clock menu more-arrow no yes

Filed under:

What If The New York Rangers Just Bought Out Marc Staal?

New, comments

It is unlikely, but it would be a good first step in figuring out future financial landscape.

New York Rangers v Calgary Flames Photo by Derek Leung/Getty Images

A lot has been made of the New York Rangers salary cap crunch. Mike eloquently went into this topic earlier this month after free agency began. With 21 players under contract, $7,093,534 in cap space, and four restricted free agents in Trouba, Buchnevich, Tony DeAngelo, and Brendan Lemieux to sign, a path has to be cleared to move forward.

With Jacob Trouba’s arbitration hearing a week a way, and Pavel Buchnevich’s four days after that, time is of the essence to create cap space. At this point, it was thought that there would have been at least one domino to fall, but that hasn’t been the case. As a result, there may be some concern that the Rangers could hurt their roster — whether it be taking a lesser return or having to give up a sweetener — in order to become cap compliant.

The Rangers have been able to slow walk it a bit, with time between July 1 and their first scheduled arbitration hearing. The idea is to clear space before signing Trouba and Buchnevich, since there isn’t even enough space for both of them as it stands. Once both sign, the Rangers will be in more of a bind than they are now, and that lessens their leverage in potential trade negotiations.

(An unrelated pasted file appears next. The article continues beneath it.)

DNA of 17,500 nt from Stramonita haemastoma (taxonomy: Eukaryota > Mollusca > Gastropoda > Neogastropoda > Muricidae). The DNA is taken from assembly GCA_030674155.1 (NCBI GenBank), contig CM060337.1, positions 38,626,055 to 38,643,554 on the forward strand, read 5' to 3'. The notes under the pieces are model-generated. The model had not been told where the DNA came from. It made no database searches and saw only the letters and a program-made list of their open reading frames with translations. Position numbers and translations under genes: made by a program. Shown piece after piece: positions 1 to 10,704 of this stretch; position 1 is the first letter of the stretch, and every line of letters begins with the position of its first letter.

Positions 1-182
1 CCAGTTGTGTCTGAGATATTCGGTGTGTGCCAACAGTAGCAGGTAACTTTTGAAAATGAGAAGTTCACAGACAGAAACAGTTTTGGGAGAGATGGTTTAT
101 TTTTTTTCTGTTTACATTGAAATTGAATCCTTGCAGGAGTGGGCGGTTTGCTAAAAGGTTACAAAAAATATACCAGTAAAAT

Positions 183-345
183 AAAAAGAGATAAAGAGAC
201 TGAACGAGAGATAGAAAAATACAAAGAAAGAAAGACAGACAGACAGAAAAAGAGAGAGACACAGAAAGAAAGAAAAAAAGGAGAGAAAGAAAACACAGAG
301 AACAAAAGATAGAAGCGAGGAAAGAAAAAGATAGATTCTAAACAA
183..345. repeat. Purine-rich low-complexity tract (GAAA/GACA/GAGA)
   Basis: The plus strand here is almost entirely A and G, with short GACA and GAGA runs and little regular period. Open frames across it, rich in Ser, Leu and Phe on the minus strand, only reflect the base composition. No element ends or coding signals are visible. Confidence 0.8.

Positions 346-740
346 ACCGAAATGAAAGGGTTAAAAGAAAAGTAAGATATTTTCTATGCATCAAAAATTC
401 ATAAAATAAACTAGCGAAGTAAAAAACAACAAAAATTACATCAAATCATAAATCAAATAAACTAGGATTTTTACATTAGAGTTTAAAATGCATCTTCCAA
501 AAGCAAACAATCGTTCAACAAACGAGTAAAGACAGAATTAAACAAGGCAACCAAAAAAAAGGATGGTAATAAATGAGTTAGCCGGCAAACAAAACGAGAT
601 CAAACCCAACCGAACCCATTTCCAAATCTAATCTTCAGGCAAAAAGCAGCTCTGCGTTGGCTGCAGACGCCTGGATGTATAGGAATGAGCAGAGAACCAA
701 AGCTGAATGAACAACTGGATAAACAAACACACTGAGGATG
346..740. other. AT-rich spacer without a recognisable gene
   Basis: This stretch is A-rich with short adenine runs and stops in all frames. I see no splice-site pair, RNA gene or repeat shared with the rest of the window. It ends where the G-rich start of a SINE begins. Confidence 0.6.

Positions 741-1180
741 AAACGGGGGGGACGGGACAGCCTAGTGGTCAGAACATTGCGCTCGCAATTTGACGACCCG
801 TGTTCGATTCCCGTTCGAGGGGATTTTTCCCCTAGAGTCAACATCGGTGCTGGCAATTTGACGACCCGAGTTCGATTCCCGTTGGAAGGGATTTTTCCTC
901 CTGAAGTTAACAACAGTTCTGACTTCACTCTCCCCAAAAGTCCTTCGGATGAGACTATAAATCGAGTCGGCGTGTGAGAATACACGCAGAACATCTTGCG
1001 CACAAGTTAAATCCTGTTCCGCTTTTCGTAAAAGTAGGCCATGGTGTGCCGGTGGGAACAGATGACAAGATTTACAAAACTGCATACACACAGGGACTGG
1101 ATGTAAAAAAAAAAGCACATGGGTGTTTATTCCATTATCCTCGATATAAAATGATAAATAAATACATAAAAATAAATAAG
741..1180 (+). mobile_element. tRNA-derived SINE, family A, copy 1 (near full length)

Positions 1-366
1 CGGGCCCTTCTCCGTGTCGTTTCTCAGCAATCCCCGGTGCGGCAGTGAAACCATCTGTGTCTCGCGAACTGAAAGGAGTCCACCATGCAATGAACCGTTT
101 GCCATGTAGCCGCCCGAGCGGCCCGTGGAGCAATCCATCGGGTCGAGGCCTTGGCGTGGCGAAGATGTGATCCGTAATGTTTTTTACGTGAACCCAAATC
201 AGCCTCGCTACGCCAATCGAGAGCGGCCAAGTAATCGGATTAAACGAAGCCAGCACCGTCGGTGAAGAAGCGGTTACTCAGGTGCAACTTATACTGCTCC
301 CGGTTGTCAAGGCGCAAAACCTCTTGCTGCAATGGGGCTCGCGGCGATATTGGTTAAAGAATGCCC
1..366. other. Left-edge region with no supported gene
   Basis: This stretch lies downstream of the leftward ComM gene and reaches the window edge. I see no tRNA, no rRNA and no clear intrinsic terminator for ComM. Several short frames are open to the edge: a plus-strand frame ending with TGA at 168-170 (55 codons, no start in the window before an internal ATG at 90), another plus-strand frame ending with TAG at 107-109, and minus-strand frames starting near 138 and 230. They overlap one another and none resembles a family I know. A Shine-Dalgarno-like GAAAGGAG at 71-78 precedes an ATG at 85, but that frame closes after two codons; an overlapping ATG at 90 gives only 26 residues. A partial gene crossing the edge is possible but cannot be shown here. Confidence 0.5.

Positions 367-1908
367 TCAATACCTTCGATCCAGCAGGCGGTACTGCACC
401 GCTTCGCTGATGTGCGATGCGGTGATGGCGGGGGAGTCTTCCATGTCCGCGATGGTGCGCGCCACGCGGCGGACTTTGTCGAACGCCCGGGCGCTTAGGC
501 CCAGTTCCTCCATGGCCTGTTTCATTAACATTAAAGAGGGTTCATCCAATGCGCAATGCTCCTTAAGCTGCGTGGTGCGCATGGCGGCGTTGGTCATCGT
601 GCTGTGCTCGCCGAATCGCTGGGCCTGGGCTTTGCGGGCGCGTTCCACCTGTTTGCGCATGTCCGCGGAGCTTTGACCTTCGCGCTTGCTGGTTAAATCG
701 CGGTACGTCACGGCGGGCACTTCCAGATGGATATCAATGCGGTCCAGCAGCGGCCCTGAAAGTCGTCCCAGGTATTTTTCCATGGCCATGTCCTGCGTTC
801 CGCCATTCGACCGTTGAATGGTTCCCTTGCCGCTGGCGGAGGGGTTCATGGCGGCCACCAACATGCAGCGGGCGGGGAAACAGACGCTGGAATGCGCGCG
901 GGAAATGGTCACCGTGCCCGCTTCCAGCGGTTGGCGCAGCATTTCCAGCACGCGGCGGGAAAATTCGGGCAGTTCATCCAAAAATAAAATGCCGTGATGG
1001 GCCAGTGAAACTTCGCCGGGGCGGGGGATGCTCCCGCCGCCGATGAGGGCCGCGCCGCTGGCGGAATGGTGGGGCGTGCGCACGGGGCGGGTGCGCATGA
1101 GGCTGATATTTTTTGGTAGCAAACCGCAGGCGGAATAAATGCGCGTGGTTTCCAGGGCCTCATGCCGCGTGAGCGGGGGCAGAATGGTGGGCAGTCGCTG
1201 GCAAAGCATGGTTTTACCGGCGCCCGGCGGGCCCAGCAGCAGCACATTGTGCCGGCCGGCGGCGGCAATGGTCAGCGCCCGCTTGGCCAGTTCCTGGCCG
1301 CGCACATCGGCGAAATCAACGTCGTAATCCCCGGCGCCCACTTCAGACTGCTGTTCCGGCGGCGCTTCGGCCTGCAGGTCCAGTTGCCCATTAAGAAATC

So how can the Rangers clear cap space this summer? Buying out Marc Staal would be a good start.

Before people jump into the comments and say, “that’s not going to happen, why are you wasting your breath...”,

A.) Just because it isn’t likely doesn’t mean it shouldn’t happen

B.) We should be exploring all possibilities

C.) I know you are going to jump into the comments anyway

D.) I have a whole rest of the story for ya’ll to read

Financially it makes the most sense. From a performance standpoint it makes even more sense. I said all I needed to say about Staal from a playing standpoint in his report card, and you can check that out here. And while I understand from a positional standpoint he’s a LHD, something team doesn’t have a lot of, I don’t think it matters all that much.

And it all goes without saying, my criticisms of Staal take into context that his effectiveness has been impacted by injuries and age. It isn’t 100 percent his fault, but tough decisions need to be made, and this is one of them. So, no; I don’t hate Marc Staal, and I am not irrationally stanning for Shatty.

While his salary is $5 million this season, and $4.2 million next, Staal counts for $5.7 million against the cap until his contract expires. A buyout would look like this:

  • 2019-20: $2.9 million against the cap | $2.8 million in savings
  • 2020-21: $3.7 million against the cap | $2 million in savings
  • 2021-22: $1.2 million against the cap | $1.2 million in dead space
  • 2022-23: $1.2 million against the cap | $1.2 million in dead space

From an operating perspective, Staal’s contract will lead to a smooth transition from year to year thanks to its structure. The variance from year one to two is $800,000 less in savings. From year two to three it’s a swing of $3.2 million — from $2 million in savings to assuming $1.2 million in dead space.